According to surveys, 70% of office workers report using their work laptops for personal use. Some of the activities for which employees say that they use their work devices include: 

  • Streaming: 36% admit to using work phones or laptops to stream content, such as television shows or movies. The numbers become even more alarming among millennial office workers. Among the age group of those 18 to 24, the figure of those who admit to work device streaming rises to 60%. 
  • Playing games: The parents of young children may be particularly at risk when it comes to allowing game playing on their work devices. 43% of remote workers with children ages 5-16 say that they play games themselves or allow games to be played by their children on work devices.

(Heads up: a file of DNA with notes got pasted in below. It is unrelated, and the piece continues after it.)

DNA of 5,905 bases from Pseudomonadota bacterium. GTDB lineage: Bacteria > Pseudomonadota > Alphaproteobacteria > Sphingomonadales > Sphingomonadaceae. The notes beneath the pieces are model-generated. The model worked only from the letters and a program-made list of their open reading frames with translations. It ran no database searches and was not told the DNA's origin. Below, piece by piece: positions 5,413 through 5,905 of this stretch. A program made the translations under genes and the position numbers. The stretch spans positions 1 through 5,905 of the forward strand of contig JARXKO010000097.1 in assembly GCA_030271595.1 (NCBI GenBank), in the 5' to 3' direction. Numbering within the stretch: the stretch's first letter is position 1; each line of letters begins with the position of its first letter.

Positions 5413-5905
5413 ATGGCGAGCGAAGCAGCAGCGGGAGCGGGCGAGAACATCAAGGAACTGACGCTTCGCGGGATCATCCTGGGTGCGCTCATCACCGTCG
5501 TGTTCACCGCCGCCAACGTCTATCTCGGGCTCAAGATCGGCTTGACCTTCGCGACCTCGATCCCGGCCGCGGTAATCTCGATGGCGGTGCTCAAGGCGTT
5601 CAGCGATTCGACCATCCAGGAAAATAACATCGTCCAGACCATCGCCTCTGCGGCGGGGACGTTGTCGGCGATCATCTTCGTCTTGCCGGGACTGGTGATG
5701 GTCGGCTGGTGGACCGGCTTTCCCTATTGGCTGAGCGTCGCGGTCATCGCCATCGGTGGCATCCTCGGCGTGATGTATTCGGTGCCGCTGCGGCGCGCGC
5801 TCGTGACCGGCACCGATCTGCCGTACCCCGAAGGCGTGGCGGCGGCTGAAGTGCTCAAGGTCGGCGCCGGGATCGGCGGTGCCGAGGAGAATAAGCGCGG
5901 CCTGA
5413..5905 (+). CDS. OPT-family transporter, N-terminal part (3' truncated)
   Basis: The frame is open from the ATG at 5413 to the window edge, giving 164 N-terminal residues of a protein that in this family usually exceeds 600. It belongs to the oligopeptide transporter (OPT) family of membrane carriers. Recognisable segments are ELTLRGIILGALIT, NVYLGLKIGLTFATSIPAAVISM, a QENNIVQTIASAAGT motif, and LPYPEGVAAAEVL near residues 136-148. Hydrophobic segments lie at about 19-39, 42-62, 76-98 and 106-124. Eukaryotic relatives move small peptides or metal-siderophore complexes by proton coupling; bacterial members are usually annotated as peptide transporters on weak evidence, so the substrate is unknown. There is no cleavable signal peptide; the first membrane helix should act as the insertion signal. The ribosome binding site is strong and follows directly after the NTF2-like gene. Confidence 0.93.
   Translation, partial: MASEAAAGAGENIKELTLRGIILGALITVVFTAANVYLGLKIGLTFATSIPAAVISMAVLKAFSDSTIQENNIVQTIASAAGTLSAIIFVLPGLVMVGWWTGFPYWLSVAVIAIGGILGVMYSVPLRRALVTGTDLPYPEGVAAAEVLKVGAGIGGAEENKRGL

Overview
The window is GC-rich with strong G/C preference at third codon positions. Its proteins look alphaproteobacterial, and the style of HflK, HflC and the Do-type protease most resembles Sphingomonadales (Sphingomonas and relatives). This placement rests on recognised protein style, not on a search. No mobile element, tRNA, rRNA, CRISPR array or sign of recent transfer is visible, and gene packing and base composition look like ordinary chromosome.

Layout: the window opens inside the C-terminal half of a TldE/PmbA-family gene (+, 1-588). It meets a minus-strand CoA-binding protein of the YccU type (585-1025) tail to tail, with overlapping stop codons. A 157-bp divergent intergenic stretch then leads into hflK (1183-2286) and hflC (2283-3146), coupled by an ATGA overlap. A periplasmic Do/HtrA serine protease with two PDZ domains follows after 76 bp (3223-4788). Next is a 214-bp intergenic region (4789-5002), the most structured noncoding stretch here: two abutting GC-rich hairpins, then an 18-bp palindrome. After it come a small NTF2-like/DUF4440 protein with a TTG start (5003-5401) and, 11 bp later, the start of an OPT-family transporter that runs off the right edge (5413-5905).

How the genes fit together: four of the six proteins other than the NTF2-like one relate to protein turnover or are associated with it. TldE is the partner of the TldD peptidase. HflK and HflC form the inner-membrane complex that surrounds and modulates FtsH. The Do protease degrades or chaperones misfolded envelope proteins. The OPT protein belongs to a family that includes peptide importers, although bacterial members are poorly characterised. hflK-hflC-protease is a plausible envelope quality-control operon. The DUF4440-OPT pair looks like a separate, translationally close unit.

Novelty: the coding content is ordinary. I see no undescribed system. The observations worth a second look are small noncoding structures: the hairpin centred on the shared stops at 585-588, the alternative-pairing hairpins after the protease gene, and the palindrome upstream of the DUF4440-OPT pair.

• Remote learning: 40% say that they have used work devices to complete homework or for online learning in the recent past. The parents of children ages 5-16 report doing so even more frequently, with 57% saying dedicated devices are used for home learning as well as work. 

Overall, 33% say that they download content more regularly from the internet now than they did before the pandemic. Additionally, over one third of remote workers admit to allowing other people free rein on their work devices. 85% of IT leaders say that this kind of behavior constitutes a concerning security risk. 

New Hacking Techniques Target Employee Behavior